Born in TX; married; husband's name Scott. Education: Graduated from the University of Texas at Austin.
Home—Eureka, CA. Office—P.O. Box 106, Eureka, CA 95502. Agent—(speaking engagements) Jacqueline Green Public Relations, 2515 Astral Dr., Los Angels, CA 90046; fax: 323-512-3090. E-mail—[email protected]
Garden writer/columnist, 1995—. Has made guest appearances on television and radio, including National Public Radio, and has lectured at the American Museum of Natural History, the Northwest Flower & Garden Show, the Los Angeles Public Library, and the California Academy of Sciences.
California Horticultural Society's Writer's Award, 2005; National Endowment for the Arts Creative Fellowship, 2006.
From the Ground Up: The Story of the First Garden, Algonquin Books (Chapel Hill, NC), 2001.
The Earth Moved: On the Remarkable Achievements of Earthworms, Algonquin Books (Chapel Hill, NC), 2004.
Flower Confidential: The Good, the Bad, and the Beautiful in the Business of Flowers, Algonquin Books (Chapel Hill, NC), 2006.
Contributor to periodicals, including North Coast Journal, Organic Gardening, Bird Watcher's Digest, and the San Francisco Chronicle.
Amy Stewart has been writing about gardening since 1995. Her first full length book, From the Ground Up: The Story of the First Garden, tells about her adventures planting and nurturing her very first garden in Santa Cruz, California, despite living in a rental property close to the beach and noisy boardwalk area. Alice Joyce, in a review for Booklist, called Stewart's effort "a first book filled with promise." Ilse Heidmann, writing in the Library Journal, noted: "Along with a witty description of her mistakes, the author shares her solutions."
The Earth Moved: On the Remarkable Achievements of Earthworms, Stewart's next book, chronicles her experiences raising earthworms on her porch. Worms are a necessary part of the ecosystem, and they help a garden to thrive as they tunnel through the soil, dispersing nutrients and keeping oxygen and water pockets buried deep in the earth that help plants to grow. Not only does Stewart explain the importance of earthworms to the garden, but she shares facts and anecdotes that keep the book light and amusing. A contributor for Kirkus Reviews wrote: "Stewart keeps the information digestible and poses all the questions we might have been afraid to ask," and dubbed the book "an admirable portrait of that tireless ploughman: the earthworm." Writing for Booklist, Nancy Bent stated: "This quirky book will find a niche in all gardening and natural-history collections." Janet Julian, in a review for Kliatt, wrote: "Stewart provides readers with solid research, a chatty narrative style, and personal experiences with earthworms." A reviewer for Science News concluded that the book is "a fascinating look at a truly unsung creature."
In Flower Confidential: The Good, the Bad, and the Beautiful in the Business of Flowers, Stewart takes a look at the international flower industry. The book offers a varied look at the flower business, with Stewart addressing different methods of flower breeding around the world, explains how flowers go from remote greenhouses to retail stores, visits the famous Dutch flower auction, and shares the history and stories of assorted flower varieties along the way. A contributor for Publishers Weekly wrote: "This book is as lush as the flowers it describes." Carol Haggas, in a contribution for Booklist, found that "Stewart combines a romantic's idealism with a journalist's objectivity in this tantalizing exposé." A contributor for Kirkus Reviews remarked that "Stewart writes with humor and insight about real people, entertaining as she informs."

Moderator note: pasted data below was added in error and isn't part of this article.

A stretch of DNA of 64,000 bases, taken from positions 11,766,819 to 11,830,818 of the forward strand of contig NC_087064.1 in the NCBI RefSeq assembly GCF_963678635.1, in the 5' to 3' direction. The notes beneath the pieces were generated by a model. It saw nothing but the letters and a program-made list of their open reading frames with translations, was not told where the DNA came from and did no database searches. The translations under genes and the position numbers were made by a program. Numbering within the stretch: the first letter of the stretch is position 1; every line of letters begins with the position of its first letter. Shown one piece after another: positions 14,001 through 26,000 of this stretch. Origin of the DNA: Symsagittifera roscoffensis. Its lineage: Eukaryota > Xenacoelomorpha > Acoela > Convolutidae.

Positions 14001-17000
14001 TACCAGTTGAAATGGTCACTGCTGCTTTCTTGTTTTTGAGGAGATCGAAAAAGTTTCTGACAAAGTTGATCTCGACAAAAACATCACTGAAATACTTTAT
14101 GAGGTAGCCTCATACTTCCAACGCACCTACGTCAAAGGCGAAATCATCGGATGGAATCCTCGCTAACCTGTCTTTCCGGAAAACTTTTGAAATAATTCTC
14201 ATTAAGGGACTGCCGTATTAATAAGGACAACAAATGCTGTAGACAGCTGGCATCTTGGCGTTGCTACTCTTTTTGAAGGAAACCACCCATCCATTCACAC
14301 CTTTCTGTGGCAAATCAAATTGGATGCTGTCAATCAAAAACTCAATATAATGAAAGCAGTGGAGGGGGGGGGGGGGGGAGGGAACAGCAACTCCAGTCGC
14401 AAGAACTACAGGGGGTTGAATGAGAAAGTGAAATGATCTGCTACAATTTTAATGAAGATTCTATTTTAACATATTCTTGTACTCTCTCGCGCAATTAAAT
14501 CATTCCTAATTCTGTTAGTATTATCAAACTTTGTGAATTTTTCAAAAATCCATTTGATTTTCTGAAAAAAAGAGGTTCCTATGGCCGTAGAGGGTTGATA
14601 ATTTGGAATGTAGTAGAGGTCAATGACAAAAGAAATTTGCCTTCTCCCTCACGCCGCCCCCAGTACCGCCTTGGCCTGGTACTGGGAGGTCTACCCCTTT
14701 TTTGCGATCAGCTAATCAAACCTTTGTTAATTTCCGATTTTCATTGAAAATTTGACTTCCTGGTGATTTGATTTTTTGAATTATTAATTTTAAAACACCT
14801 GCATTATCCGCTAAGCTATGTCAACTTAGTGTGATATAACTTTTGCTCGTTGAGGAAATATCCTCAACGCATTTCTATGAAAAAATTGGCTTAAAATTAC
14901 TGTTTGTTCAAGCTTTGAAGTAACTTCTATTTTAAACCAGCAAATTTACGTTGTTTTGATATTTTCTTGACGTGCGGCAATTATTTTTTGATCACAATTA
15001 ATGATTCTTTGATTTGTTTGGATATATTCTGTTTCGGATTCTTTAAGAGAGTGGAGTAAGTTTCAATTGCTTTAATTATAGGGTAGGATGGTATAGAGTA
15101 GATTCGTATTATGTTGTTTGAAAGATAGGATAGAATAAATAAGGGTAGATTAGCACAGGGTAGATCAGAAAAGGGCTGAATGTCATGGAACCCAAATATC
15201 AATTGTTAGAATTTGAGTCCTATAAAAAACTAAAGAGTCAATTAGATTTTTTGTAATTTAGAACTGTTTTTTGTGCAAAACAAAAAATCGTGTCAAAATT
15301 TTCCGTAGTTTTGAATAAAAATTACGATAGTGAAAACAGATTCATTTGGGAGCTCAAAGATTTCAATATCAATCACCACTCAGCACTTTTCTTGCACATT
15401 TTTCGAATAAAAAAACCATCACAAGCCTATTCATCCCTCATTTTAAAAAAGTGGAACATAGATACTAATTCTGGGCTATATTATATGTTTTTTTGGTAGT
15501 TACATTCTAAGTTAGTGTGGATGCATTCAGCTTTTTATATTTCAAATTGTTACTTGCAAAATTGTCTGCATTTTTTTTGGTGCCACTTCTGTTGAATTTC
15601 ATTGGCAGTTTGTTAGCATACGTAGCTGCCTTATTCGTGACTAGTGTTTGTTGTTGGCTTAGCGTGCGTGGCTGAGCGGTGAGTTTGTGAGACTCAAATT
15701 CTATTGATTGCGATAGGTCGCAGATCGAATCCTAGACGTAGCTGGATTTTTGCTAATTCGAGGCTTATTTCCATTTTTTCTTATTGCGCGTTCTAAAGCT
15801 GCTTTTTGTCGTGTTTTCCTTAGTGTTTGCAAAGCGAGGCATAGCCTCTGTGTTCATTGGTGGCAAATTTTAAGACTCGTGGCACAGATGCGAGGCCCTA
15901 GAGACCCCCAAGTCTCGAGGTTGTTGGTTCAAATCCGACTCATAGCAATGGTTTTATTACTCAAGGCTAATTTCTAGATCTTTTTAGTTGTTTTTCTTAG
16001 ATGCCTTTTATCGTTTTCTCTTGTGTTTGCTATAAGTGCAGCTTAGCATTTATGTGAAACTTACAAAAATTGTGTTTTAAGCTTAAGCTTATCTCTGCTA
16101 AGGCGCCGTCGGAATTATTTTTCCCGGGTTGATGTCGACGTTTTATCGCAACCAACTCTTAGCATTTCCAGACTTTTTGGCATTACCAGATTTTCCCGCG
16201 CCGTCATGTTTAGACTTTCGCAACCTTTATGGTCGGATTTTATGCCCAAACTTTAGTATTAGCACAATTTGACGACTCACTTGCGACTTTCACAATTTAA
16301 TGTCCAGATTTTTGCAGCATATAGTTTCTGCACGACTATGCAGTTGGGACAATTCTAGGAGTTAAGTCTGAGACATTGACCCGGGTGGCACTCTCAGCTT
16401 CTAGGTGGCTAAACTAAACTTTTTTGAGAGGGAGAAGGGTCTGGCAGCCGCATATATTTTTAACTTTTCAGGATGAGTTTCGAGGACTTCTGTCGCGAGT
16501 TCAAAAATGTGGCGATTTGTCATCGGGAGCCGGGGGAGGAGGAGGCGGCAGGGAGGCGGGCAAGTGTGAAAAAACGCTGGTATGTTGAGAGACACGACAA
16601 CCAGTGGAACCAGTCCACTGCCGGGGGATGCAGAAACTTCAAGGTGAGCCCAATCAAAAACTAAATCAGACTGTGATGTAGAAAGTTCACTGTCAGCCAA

BIOGRAPHICAL AND CRITICAL SOURCES:
American Biology Teacher, April, 2002, Helen G. Korlitz, review of From the Ground Up: The Story of the First Garden, p. 312.
Booklist, September 1, 2000, Alice Joyce, review of From the Ground Up, p. 688; October 15, 2003, Nancy Bent, review of The Earth Moved: On the Remarkable Achievements of Earthworms, p. 366; November 1, 2006, Carol Haggas, review of Flower Confidential: The Good, the Bad, and the Beautiful in the Business of Flowers, p. 12.
Discover, March, 2004, Maia Weinstock, review of The Earth Moved, p. 80.
Entertainment Weekly, February 6, 2004, Nicholas Fonseca, review of The Earth Moved, p. 155.
Kirkus Reviews, November 15, 2000, review of From the Ground Up, p. 1603; October 1, 2003, review of The Earth Moved, p. 1215; November 1, 2006, review of Flower Confidential, p. 1119.
Kliatt, July, 2005, Janet Julian, review of The Earth Moved, p. 46.
Library Bookwatch, August, 2005, review of The Earth Moved.
Library Journal, February 1, 2001, Ilse Heidmann, review of From the Ground Up, p. 118; November 15, 2003, Denise Hamilton, review of The Earth Moved, p. 95.
Publishers Weekly, October 2, 2006, review of Flowers Confidential, p. 47.
School Library Journal, April, 2004, James O. Cahill, review of The Earth Moved, p. 185; October, 2004, review of The Earth Moved, p. S63.
Science Books & Films, November-December, 2004, review of The Earth Moved, p. 243.
Science News, January 10, 2004, review of The Earth Moved, p. 31; March 12, 2005, review of The Earth Moved, p. 175.
SciTech Book News, March, 2004, review of The Earth Moved, p. 68.
Whole Life Times, April, 2004, Beth Rasch, review of The Earth Moved, p. 63.
Amy Stewart Home Page,http://www.amystewart.com (January 2, 2007).
Garden Rant,http://www.gardenrant.com/ (January 2, 2007), "About Amy."
National Endowment for the Arts Web site,http://www.nea.gov/ (January 2, 2007), author's statement.